Impressive interior capacity

I must have checked my phone at least 10 times for Joe updates during the hour-long trip to La Cotte Farm in Franschhoek. By this stage, my mind was a cacophony of anxiety. What if another dog had attacked our boy? What if he was still yowling?

Despite its length of 5.1555m, parking the Carnival with my smudgy eyes was, fortunately, easier than I imagined thanks to its handy rearview camera system and proximity beep-emitting warnings.

As we unpacked our luggage, I tried hard to forget the dog and concentrate on the generous boot space and clever seating configuration. There’s a lot of room. It can be transformed with ease from an eight-seater by uprooting seats from their rails to make way for cargo – up to 4,110 litres of it. One can turn the second row of seats to face backwards so that occupants can chat face-to-face – even the middle seat can be flipped to make a little table. Joe would have loved that.

Once we’d checked into La Cotte, I did some googling to discover that the farm dates back to 1698 – it was the first of eleven farms granted to the French Huguenots who had fled their mother country in search of religious freedom.

Unable to contain myself any longer, I finally sent a WhatsApp to Vaughan. “How’s Joe?” A flurry of photos ensued. Joe barking, Joe sniffing, Joe drinking water, Joe chasing a ball, Joe taking a pee. Gosh, he seemed to be quite at home. Not a single sign of longing in his eyes.

After an excellent night’s sleep, I and my three co-pilots headed off over the Franschhoek Pass towards the Barrydale area, into the Klein Karoo, to a place called Sanbona Wildlife Reserve. We all took turns to drive.

Kia Carnival

Despite its size, the Carnival sailed with ease over the challenging, twisty pass. On open roads, the performance was punchy. Due to improved insulation, there was very little road noise throughout our trip. The high-res infotainment system was intuitive and uncluttered and when it was time to kick back as a passenger in the comfy second row, I was thrilled to find two USB charging ports integrated into the sides of the front pair of seats.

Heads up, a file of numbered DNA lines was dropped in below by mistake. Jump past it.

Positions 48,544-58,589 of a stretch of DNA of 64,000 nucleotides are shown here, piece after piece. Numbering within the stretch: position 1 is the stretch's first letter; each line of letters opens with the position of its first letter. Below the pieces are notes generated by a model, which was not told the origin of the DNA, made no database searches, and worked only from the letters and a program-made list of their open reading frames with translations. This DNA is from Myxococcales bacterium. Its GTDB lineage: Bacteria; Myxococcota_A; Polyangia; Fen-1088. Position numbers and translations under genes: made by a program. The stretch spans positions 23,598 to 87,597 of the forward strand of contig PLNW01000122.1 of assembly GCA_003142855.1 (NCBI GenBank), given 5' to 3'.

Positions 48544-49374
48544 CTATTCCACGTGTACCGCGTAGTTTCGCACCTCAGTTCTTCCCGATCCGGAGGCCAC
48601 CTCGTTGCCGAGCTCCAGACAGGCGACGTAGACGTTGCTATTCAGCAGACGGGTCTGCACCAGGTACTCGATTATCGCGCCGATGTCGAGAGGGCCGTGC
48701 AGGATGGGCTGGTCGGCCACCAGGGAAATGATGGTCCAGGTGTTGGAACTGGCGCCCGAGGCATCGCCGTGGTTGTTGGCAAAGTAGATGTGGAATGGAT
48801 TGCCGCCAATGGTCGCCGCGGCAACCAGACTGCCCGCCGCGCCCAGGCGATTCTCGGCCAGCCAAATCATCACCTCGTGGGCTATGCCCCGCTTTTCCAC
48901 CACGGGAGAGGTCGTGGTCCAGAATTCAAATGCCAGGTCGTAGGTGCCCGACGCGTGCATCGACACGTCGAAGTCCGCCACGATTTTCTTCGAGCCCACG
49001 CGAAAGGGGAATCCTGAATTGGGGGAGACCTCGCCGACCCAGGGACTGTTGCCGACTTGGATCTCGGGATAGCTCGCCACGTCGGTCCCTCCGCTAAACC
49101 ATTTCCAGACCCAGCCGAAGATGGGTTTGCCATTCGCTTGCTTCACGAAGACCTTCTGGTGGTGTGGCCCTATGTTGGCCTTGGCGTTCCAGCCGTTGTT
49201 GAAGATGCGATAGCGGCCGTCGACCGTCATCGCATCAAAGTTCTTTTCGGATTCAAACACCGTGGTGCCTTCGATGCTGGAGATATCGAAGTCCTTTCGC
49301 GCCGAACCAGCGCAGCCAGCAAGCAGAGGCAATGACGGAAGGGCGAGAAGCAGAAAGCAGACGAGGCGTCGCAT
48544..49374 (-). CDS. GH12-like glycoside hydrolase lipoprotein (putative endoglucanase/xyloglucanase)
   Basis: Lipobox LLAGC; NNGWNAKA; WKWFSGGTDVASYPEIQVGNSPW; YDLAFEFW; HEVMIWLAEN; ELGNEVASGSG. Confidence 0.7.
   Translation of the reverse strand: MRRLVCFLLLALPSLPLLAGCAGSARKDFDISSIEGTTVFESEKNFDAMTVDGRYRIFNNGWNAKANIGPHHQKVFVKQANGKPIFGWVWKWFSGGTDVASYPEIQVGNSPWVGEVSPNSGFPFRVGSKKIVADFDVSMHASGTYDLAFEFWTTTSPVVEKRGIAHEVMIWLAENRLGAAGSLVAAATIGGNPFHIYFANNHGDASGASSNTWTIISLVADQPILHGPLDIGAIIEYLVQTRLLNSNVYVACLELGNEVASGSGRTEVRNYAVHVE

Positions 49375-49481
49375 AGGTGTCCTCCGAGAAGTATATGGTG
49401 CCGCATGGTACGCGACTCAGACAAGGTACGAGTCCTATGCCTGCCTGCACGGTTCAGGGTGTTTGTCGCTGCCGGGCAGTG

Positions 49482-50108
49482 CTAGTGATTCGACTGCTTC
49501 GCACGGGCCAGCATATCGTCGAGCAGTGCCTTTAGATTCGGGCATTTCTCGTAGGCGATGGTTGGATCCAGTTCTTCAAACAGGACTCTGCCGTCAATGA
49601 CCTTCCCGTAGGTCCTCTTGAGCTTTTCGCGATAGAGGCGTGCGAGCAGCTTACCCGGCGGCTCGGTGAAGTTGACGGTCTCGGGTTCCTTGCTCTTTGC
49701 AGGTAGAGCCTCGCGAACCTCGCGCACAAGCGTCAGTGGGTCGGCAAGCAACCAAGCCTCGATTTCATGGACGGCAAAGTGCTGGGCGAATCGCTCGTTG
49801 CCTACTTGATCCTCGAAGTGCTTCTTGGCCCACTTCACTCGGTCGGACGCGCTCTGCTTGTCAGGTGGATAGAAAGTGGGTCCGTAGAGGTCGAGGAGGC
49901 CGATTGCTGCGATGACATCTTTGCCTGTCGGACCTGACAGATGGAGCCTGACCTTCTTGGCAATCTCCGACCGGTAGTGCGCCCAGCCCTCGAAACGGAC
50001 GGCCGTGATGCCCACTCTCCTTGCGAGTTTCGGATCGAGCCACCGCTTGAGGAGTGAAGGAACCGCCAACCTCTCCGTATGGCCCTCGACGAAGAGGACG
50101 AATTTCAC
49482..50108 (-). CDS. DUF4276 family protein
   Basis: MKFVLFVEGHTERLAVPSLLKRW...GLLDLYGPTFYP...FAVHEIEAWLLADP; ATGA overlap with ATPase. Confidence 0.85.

With an impressive range of 950km, after three hours of driving, the tank dial had hardly moved. I understood why the Carnival has recently been named “Family Vehicle of the Year” by US-based AutoGuide, due to its “impressive interior capacity, extensive safety features, and modern design”.

Movement that inspires

There are four trim levels in the Carnival lineup – the EX, EX+, the SX Limited and SXL. As mentioned, we were in the mid-range EX+, which has a whole lot of standard kit on offer, including drive mode select, an electrically adjustable driver’s seat with lumbar support, leather trim throughout, seven airbags, powered sliding side doors, rear sunshade blinds, paddle shifters and 7 USB ports.

As we neared Sanbona, set deep in the Little Karoo, the Carnival’s pliant suspension felt quite at home on deeply rutted gravel.

Once we arrived, an otherworldly magical experience unfolded. In 2015, a Swiss non-profit organisation called the Caleo Foundation purchased the 54,000-hectare reserve. Right from the outset, its primary goal has been to protect threatened ecosystems, endangered wildlife and indigenous vegetation.

Our game ranger spoke highly of Caleo founder, Carmen Elvira Ellinger, a Swiss national now well into her 90s, whose passion for preserving the area’s precious wildlife and biodiversity has transformed the reserve into one of the most successful conservation projects in the world.

Animals like the endangered black rhino, the rare cheetah, and the Cape Mountain zebra are closely monitored and protected, but in the end, it was the stories of the riverine rabbit that I was particularly drawn to. (Rabbits drive Joe demented.)

With an estimate of just 250 adults scattered across the Groot and Klein Karoo, Sanbona is the only reserve in South Africa monitoring the highly elusive and endangered rabbit. In recent years, there have been several rare sightings, especially on windless, new moon nights.

As journos, we’re often asked by manufacturers to use hashtags, which I find kind of irritating because these one-liners often feel like they come out of nowhere and that we are just being manipulated to regurgitate marketing speak. At the end of this weekend, it felt like no effort at all to tag my pics on Instagram with Kia’s #movementthatinspires.

Joe was deliriously happy to see us, but only for a couple of seconds. He’s definitely going to be going for more collar clubbing.


EX – R869,995.
EX+ – R949,995.
SX Limited – R1,069,995.
SXL – R1,094,995.
Maintenance Plan: 6-year/90,000 km. DM